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The Banner Saga review

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Here’s an early candidate for best-looking game of 2014. The Banner Saga’s animation-like graphics look like nothing else, both when they’re showing vast, sweeping scenery on a scale that would make Peter Jackson have a tantrum and when they’re showing massive, characterful faces that speak of terrible wars and ancient sadness.

This roleplaying/strategy hybrid is set in a Viking-inspired world where humans and giants grudgingly work and live together in an attempt to survive the twin horrors of an extinguished sun and a demonic army made from stone. An elaborate but impressively restrained plot switches between a large cast of characters, any of whom can die or depart at any point.

Between that and the constant threat of an impossibly hard Winter, The Banner Saga often seems like a more artful Game of Thrones. Only here it’s you making the decisions that can lead to unexpected tragedy, in a consequence-loaded conversation system akin to the Mass Effect games but much trickier to predict. There’s a constant tension between trying to do the right thing, make the choices that will keep the most people alive and try to deter in-fighting, and doing the practical thing.

For instance, taking on a band of survivors as your swelling party of humans and giants stomps exhaustedly across the icy landscape might sound like a noble act, but what it also means is more mouths to feed from your ever-dwindling food supplies. If the food runs out, many will die. So what’s the right thing?

Sometimes choices are a matter of conscience, other times the game can see extremely arbitrary, and the slew of terrible outcomes to attempts to be co-operative and considerate becomes exhausting. That’s more a warning than a complaint – The Banner Saga is trying to create a mood of desperation and constant peril, so don’t sign up thinking that lavish, cartoon art style means all smiles and giggles.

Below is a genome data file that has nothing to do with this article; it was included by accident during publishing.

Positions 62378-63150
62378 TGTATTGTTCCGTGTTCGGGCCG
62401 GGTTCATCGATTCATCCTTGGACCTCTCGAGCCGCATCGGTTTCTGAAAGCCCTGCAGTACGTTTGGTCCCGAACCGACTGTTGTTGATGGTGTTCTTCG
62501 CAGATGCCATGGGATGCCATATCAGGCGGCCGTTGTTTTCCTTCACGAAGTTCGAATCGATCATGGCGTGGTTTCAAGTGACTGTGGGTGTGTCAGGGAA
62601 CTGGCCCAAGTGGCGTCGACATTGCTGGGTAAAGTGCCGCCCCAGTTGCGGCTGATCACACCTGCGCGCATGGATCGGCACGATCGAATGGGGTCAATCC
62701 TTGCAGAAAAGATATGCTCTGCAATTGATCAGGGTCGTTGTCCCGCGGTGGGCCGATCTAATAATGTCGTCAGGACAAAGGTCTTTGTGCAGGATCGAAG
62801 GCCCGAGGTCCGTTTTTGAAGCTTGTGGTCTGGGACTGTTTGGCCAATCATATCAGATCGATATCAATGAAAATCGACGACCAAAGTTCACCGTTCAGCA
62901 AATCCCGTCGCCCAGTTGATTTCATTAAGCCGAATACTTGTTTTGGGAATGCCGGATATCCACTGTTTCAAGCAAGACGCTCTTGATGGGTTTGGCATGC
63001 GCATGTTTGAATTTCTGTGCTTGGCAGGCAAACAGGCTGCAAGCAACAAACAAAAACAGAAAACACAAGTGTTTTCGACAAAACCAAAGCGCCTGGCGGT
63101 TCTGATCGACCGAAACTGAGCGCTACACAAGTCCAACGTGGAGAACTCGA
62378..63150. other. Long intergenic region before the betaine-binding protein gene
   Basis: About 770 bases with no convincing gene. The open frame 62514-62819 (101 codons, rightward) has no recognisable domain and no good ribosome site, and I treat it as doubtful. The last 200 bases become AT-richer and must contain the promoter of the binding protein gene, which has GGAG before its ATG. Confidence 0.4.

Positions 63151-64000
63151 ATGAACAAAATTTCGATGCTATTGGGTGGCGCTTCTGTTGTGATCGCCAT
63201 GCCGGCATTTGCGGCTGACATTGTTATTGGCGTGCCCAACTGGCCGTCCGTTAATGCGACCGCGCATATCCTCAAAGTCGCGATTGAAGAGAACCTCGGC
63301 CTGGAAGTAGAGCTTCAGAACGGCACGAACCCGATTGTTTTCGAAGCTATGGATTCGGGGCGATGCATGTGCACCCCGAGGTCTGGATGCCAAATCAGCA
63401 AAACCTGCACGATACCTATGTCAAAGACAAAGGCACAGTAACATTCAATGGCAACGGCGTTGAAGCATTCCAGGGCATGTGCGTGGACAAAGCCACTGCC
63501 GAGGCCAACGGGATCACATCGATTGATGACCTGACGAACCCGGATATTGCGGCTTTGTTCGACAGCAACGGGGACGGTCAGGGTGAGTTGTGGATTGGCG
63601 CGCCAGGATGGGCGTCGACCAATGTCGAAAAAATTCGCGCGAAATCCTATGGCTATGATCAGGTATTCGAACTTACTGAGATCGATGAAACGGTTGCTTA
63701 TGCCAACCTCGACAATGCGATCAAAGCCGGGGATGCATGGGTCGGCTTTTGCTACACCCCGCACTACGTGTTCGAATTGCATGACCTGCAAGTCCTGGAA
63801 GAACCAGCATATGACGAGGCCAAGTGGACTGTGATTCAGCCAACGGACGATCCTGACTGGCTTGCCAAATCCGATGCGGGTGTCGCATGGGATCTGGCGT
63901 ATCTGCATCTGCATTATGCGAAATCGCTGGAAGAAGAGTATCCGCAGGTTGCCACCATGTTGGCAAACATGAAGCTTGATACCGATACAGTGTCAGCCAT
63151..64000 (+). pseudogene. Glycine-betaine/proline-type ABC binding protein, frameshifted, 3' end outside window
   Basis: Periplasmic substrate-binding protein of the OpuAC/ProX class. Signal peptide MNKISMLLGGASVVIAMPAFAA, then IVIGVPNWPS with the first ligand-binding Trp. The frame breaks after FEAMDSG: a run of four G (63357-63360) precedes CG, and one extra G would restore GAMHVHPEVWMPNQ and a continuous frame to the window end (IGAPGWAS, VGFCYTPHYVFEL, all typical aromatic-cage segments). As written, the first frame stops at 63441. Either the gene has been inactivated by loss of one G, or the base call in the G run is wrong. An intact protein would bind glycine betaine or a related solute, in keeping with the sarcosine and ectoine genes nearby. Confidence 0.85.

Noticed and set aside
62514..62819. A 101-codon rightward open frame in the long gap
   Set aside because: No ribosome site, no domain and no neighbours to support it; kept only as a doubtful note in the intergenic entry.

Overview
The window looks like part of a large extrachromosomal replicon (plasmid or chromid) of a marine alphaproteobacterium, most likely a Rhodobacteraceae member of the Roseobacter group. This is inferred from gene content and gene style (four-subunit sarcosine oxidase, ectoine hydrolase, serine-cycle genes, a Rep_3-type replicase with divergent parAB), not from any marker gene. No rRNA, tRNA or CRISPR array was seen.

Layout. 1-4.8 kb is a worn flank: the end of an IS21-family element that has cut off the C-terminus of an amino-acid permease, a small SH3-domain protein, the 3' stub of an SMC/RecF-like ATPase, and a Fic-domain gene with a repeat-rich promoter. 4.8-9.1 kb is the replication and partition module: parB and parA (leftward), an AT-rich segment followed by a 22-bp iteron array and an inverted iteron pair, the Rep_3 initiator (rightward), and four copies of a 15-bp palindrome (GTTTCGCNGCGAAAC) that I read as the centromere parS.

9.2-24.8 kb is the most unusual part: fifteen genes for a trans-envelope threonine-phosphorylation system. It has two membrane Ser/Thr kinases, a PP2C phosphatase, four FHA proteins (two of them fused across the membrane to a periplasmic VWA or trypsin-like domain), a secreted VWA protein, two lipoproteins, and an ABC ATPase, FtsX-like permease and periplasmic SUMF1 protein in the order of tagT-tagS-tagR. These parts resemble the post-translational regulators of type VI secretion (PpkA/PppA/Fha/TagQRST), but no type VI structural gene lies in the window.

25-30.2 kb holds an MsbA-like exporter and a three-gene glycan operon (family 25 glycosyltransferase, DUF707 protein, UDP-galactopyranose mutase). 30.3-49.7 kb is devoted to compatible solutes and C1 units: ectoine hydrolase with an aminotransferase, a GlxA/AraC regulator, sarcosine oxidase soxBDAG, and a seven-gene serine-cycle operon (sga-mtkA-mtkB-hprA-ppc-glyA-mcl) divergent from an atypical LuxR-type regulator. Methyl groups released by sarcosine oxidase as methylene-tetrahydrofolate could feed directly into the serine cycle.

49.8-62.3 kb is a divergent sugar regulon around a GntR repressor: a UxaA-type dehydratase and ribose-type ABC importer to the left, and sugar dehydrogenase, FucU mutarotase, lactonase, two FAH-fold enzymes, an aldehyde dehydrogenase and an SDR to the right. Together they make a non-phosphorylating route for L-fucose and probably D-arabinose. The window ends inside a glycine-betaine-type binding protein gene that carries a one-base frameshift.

Between the dilemmas and the vistas are relatively simplistic, somewhat repetitive but reliably challenging turn-based strategy battles. These involve picking a squad from a regularly changing (because people keep dying) roster of heroes and engaging them in small, tile-based skirmishes against the various creatures of this dying world, some of which require surprisingly elaborate strategies to take down. Heroes will also level up over time and can equip special items, which makes it all the most painful when you lose one to an unexpected plot twist.

It’s a decent enough way of including action and more visible threat, and the careful nature of it offers a welcome chance to feel more in control compared to the dizzying, unpredictable onslaught of the story and its dilemmas. Even so, these battles are the weaker part of the game. There are too few enemy types, and the ones there are take forever to take down, so come the second half of the game these battles can feel like a faintly tiresome and long-winded interruption from the increasingly engrossing plot and moral dilemmas.


It’s also a shame that these battles typically involve less than a dozen fighters, given your heroes are supposed to be at the head of a thousand-strong army. The dialogue often speaks of near-apocalyptic battles and the destruction of entire cities, but all we really get to see of it is a few guys very slowly hitting each other.

An uneven experience then, but the frankly astonishing scenery and a plot that starts confusing but becomes increasingly powerful makes The Banner Saga absolutely worth the bumpy ride. Oh, and it also offers plenty of memorably grumpy giants.


The Banner saga: Specs

  • Available on PC and Mac.
    PC system requirements:
    OS: Windows XP SP3
    Memory: 2 GB RAM
    Hard Drive: 3 GB available space
    Mac system requirements:
    OS: MAC OSX 10.7.5
    Memory: 2 GB RAM
    Hard Drive: 3 GB available space

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